during rainfall and enter the water; air pollutants can fall directly with the rain
○ Clean Water Act: regulate point & nonpoint source pollution; job of EPA
● o. What are some examples of nonpoint source runoff pollution in urban, mining, forestry and
○ Open mines, cropland animal pasture, construction sites, industrial air pollution
● p. What causes the dead zone in the Gulf of Mexico, what River is involved, what type of damage
does this pollution cause in terms of ecosystem and economy of the Gulf region?
○ Down Mississippi River
○ Dead zone=hypoxic areas, where most organisms are unable to survive
● q. How is Seattle, Washington trying to protect its freshwater resources and the Puget Sound?
● r. How much nitrogen pollution is released by forested, suburban and agricultural land?
○ Agricultural is mostly responsible, then suburban, then forested ● s. How are the Cuyahoga River and the Clean Water Act tied together in history? t. What is the
Clean Water Act, when was it passed, what does it do, who oversees this law? Are most water
resources in the USA safe for people today?
○ The Cuyahoga River in Cleveland, Ohio was burning because of the amount of oil and
chemicals in the water. Passage of the Clean Water Act in 1972 established pollution
standards and set in motion establishment of best management practices to reduce
pollution entering the bay.
○ Eliminate the discharge of pollutants in US Waterways.
○ Attain water quality levels that make these waterways safe to fish and swim in.
● u. Know about riparian areas & how they work.
○ Riparian areas need to be restored by planting vegetated buffer zones that slow runoff
and give rainwater time to soak into the ground
○ Natural system with plants with deep roots that suck up nutrients from waterways
● v. How can farms reduce the amount of runoff pollution by having different zones designated for
different types of vegetation and uses?
○ Zone 3→ light agricultural use.
○ Zone 2→ managed forest
○ Zone 1→ undisturbed forest (riparian areas); ideally native species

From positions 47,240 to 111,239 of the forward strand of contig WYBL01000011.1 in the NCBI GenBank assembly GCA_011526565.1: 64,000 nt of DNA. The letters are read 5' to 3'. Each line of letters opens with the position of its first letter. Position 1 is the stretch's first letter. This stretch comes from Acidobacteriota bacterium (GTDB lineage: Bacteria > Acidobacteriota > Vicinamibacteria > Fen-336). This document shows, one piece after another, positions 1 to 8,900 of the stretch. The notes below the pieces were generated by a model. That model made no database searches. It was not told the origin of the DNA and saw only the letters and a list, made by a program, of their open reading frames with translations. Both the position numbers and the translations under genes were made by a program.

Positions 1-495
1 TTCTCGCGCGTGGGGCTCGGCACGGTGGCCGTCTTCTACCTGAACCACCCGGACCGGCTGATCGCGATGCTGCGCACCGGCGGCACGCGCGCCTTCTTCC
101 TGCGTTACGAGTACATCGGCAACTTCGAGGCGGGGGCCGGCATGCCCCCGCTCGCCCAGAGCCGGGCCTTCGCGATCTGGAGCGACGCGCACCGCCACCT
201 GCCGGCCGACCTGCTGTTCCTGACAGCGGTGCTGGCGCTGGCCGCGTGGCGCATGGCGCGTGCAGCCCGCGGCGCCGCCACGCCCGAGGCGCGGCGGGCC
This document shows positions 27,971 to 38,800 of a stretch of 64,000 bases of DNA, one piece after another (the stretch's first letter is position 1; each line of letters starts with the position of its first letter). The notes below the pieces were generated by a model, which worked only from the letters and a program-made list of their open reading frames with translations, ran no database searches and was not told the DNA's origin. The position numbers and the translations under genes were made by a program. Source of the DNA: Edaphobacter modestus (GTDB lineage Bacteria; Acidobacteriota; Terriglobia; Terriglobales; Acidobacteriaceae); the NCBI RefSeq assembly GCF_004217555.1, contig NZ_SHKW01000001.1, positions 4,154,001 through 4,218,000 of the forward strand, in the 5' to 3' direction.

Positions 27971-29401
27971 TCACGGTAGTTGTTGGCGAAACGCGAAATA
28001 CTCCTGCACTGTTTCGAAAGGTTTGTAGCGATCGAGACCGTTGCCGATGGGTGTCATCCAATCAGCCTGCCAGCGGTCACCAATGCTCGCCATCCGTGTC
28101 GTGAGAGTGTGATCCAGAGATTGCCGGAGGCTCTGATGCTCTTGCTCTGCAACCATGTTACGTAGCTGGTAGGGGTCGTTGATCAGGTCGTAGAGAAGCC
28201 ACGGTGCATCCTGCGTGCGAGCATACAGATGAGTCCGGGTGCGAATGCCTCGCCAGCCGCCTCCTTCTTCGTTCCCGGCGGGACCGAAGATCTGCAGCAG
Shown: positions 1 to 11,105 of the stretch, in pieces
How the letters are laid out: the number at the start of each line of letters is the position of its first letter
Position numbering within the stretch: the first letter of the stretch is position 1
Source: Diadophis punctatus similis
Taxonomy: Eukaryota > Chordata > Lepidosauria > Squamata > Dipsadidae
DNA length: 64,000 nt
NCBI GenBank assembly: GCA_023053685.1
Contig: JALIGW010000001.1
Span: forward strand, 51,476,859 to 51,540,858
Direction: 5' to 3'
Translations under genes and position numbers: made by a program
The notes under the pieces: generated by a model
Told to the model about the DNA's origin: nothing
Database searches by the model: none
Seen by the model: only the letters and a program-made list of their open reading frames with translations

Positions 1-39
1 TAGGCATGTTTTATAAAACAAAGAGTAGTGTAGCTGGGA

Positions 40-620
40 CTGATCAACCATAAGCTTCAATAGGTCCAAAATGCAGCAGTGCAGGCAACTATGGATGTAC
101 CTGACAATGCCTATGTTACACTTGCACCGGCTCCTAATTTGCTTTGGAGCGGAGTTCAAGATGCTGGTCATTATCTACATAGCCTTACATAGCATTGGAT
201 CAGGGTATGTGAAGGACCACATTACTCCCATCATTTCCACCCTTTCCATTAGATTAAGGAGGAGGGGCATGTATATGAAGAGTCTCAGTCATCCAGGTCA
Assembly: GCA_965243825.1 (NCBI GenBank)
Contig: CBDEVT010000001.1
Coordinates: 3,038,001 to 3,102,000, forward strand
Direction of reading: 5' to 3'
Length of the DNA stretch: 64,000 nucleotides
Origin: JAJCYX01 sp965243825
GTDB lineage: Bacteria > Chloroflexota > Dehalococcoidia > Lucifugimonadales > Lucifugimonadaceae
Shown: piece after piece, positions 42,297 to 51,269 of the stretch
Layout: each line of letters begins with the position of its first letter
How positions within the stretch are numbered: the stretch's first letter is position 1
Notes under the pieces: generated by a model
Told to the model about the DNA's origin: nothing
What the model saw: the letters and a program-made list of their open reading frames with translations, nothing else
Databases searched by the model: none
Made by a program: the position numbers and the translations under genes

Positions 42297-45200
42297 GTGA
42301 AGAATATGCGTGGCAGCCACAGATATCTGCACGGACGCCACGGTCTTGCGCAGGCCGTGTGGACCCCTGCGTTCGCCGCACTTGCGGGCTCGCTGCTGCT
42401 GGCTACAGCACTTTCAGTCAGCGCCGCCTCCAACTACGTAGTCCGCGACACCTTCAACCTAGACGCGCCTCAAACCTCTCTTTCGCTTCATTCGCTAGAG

● w. How can humans protect our water resources in terms of agriculture, watersheds, habitats
○ To reduce nitrogen additions to water from urban and suburban areas, homeowners can
plant indigenous species of grass that require less fertilizer and water. Planting
water-tolerant plants in low areas also helps by reducing runoff.
○ Anything that increases filtration can help avoid stormwater runoff problems
■ Rain barrels, rain gardens, eco-friendly patios
○ Reduce pollution at the source
○ Restore habitats
○ Protect watersheds
○ Manage fisheries
● x. How does the poultry industry contribute to freshwater pollution in the Chesapeake Bay?
○ Too much waste entering bay; causing high nutrient levels, algae blooms
● y. What is a Superfund Site, where are they located, how pays for them, how much do they cost,
know about the Duwamish River and South Park sites in Washington, USA.
○ Superfund is a Federal Program to clean up hazardous waste sites in the US
○ Administered by EPA
● z. Know about coal ash ponds, what contaminates are in these ponds, where are they located,
and how they can cause water pollution.
○ Waste products of coal-combustion
○ Produced by coal-fired power plants
○ Kingston Tennessee
○ Fly ash contains heavy metal toxins: arsenic, cadmium, chromium, mercury, radium,
selenium, thorium, uranium
Protecting Earth’s Atmosphere Week 11 3/28/17
● a. Coriolis Effect, global wind patterns, polar easterlies, westerlies, trade winds.
○ Coriolis effect→ Earth’s rotation from west to east causes wind and water to swerve to
right in N hemi and to left in S. Hemis
○ Trade winds; NE and SW in hemispheres, from subtropical highs to equator. Westerlies→